Dynamic interactions between intracellular networks regulate cellular homeostasis and responses to perturbations. Targeted therapy is aimed at perturbing oncogene addiction pathways in cancer, however, development of acquired resistance to these drugs is a significant clinical problem. A network-based computational analysis of global gene expression data from matched sensitive and acquired drug-resistant cells to lapatinib, an EGFR/ErbB2 inhibitor, revealed an increased expression of the glucose deprivation response network, including glucagon signaling, glucose uptake, gluconeogenesis and unfolded protein response in the resistant cells. Importantly, the glucose deprivation response markers correlated significantly with high clinical relapse rates in ErbB2-positive breast cancer patients. Further, forcing drug-sensitive cells into glucose deprivation rendered them more resistant to lapatinib. Using a chemical genomics bioinformatics mining of the CMAP database, we identified drugs that specifically target the glucose deprivation response networks to overcome the resistant phenotype and reduced survival of resistant cells. This study implicates the chronic activation of cellular compensatory networks in response to targeted therapy and suggests novel combinations targeting signaling and metabolic networks in tumors with acquired resistance.
doi:10.1038/msb.2012.25
PMCID: PMC3421441  PMID: 22864381
bioinformatics; computational methods; functional genomics; metabolic and regulatory networks; signal transduction
9.  NetWalker: a contextual network analysis tool for functional genomics 
BMC Genomics  2012;13:282.
Background
Functional analyses of genomic data within the context of a priori biomolecular networks can give valuable mechanistic insights. However, such analyses are not a trivial task, owing to the complexity of biological networks and lack of computational methods for their effective integration with experimental data.
Results
We developed a software application suite, NetWalker, as a one-stop platform featuring a number of novel holistic (i.e. assesses the whole data distribution without requiring data cutoffs) data integration and analysis methods for network-based comparative interpretations of genome-scale data. The central analysis components, NetWalk and FunWalk, are novel random walk-based network analysis methods that provide unique analysis capabilities to assess the entire data distributions together with network connectivity to prioritize molecular and functional networks, respectively, most highlighted in the supplied data. Extensive inter-operability between the analysis components and with external applications, including R, adds to the flexibility of data analyses. Here, we present a detailed computational analysis of our microarray gene expression data from MCF7 cells treated with lethal and sublethal doses of doxorubicin.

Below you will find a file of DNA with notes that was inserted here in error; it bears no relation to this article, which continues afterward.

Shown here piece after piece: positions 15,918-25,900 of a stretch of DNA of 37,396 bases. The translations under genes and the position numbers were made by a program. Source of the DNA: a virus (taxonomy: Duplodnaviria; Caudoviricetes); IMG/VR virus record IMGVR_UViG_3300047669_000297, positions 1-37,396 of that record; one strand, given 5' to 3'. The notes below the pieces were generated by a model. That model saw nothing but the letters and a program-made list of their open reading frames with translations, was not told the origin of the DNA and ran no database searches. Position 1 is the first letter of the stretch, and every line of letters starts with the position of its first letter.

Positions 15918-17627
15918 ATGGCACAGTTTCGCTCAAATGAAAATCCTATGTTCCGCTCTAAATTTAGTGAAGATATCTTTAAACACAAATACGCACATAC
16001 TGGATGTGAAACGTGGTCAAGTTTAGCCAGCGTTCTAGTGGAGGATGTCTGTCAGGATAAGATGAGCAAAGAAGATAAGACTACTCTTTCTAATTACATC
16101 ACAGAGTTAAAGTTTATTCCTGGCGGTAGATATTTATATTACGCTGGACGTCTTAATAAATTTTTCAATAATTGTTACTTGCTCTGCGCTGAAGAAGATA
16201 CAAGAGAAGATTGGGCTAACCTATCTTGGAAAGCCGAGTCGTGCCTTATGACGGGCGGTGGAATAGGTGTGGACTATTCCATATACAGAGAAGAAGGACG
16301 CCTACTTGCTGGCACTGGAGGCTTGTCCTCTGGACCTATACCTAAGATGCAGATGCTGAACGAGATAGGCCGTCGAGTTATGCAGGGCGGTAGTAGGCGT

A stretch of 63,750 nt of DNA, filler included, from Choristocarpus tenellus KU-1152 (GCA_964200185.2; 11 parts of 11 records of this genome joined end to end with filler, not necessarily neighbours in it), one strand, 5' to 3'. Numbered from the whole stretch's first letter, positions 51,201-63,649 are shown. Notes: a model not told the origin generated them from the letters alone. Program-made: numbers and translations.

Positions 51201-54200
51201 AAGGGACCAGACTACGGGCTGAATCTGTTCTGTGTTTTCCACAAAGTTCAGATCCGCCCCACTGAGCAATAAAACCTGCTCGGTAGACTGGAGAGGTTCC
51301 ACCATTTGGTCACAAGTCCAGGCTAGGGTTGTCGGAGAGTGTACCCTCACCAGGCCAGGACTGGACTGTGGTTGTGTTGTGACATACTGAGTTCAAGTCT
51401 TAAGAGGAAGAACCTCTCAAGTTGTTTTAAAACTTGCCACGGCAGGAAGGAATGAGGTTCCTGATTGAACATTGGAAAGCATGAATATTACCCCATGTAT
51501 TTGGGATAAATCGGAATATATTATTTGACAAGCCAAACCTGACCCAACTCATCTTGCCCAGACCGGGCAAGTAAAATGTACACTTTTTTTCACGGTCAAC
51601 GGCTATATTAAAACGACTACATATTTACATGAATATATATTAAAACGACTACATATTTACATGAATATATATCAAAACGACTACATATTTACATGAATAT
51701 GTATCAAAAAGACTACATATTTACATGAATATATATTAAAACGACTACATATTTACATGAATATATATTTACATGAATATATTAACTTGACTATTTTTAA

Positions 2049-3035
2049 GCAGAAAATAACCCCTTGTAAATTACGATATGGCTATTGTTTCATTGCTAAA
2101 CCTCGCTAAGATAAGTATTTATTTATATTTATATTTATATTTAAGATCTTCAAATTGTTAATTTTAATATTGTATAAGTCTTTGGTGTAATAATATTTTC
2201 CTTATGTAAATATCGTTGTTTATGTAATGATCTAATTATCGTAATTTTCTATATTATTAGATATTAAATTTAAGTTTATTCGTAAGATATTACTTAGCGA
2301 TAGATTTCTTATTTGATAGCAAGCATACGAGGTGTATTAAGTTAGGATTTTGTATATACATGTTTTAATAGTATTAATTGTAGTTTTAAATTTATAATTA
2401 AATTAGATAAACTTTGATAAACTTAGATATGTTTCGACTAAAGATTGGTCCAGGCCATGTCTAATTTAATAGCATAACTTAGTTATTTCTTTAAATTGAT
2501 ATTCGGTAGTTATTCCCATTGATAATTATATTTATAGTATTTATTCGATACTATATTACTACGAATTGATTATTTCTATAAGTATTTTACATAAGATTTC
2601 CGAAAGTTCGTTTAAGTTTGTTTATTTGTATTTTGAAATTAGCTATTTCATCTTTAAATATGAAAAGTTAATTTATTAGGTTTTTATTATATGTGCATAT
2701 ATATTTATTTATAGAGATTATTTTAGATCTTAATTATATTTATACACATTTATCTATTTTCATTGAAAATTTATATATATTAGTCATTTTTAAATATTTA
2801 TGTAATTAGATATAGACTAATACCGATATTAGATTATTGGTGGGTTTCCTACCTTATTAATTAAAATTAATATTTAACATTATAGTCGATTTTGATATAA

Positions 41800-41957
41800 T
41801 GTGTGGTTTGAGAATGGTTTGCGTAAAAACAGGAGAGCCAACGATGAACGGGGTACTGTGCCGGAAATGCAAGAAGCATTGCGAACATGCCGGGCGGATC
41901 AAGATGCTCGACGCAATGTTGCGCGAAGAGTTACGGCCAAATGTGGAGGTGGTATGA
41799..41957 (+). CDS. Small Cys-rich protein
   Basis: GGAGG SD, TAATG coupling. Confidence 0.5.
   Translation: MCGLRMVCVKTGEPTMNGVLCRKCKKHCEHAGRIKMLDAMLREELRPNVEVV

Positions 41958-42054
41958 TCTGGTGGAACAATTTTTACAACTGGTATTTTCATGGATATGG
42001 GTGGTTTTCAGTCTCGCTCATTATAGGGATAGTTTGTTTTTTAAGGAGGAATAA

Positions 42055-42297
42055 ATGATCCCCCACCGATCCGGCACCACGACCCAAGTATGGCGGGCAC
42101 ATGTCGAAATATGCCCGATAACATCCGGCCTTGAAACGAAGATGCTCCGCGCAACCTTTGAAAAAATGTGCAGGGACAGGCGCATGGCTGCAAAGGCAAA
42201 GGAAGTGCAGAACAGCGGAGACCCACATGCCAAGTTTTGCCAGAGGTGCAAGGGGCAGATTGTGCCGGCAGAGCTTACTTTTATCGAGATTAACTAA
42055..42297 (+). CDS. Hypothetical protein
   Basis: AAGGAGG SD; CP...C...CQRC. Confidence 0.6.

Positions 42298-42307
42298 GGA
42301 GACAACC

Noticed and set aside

Conclusion
NetWalker, a detailed step-by-step tutorial containing the analyses presented in this paper and a manual are available at the web site http://netwalkersuite.org.
doi:10.1186/1471-2164-13-282
PMCID: PMC3439272  PMID: 22732065
Biological networks; NetWalker; NetWalk; Network analyses
10.  Kinome siRNA-phosphoproteomic screen identifies networks regulating AKT signaling 
Oncogene  2011;30(45):4567-4577.
To identify regulators of intracellular signaling we targeted 541 kinases and kinase-related molecules with siRNAs and determined their effects on signaling with a functional proteomics reverse phase protein array (RPPA) platform assessing 42 phospho and total proteins. The kinome wide screen demonstrated a strong inverse correlation between phosphorylation of AKT and MAPK with 115 genes that when targeted by siRNAs demonstrated opposite effects on MAPK and AKT phosphorylation. Network based analysis identified the MAPK subnetwork of genes along with p70S6K and FRAP1 as the most prominent targets that increased phosphorylation of AKT, a key regulator of cell survival. The regulatory loops induced by the MAPK pathway are dependent on TSC2 but demonstrate a lesser dependence on p70S6K than the previously identified FRAP1 feedback loop. The siRNA screen also revealed novel bi-directionality in the AKT and GSK3 interaction, whereby genetic ablation of GSK3 significantly blocks AKT phosphorylation, an unexpected observation as GSK3 has only been predicted to be downstream of AKT. This method uncovered novel modulators of AKT phosphorylation and facilitated the mapping of regulatory loops.
doi:10.1038/onc.2011.164
PMCID: PMC3175328  PMID: 21666717
AKT; MAPK; proteomics; signaling networks; siRNA
11.  Identification of optimal drug combinations targeting cellular networks: integrating phospho-proteomics and computational network analysis 
Cancer research  2010;70(17):6704-6714.
Targeted therapeutics hold tremendous promise in inhibiting cancer cell proliferation. However, targeting proteins individually can be compensated for by bypass mechanisms and activation of regulatory loops. Designing optimal therapeutic combinations must therefore take into consideration the complex dynamic networks in the cell. In this study, we analyzed the insulin-like growth factor (IGF-1) signaling network in the MDA-MB231 breast cancer cell line. We used reverse phase protein array to measure the transient changes in the phosphorylation of proteins after IGF-1 stimulation. We developed a computational procedure that integrated mass-action modeling with particle swarm optimization to train the model against the experimental data and infer the unknown model parameters. The trained model was used to predict how targeting individual signaling proteins altered the rest of the network and identify drug combinations that minimally increased phosphorylation of other proteins elsewhere in the network. Experimental testing of the modeling predictions showed that optimal drug combinations inhibited cell signaling and proliferation, while non-optimal combination of inhibitors increased phosphorylation of non-targeted proteins and rescued cells from cell death. The integrative approach described here is useful for generating experimental intervention strategies that could optimize drug combinations and discover novel pharmacologic targets for cancer therapy.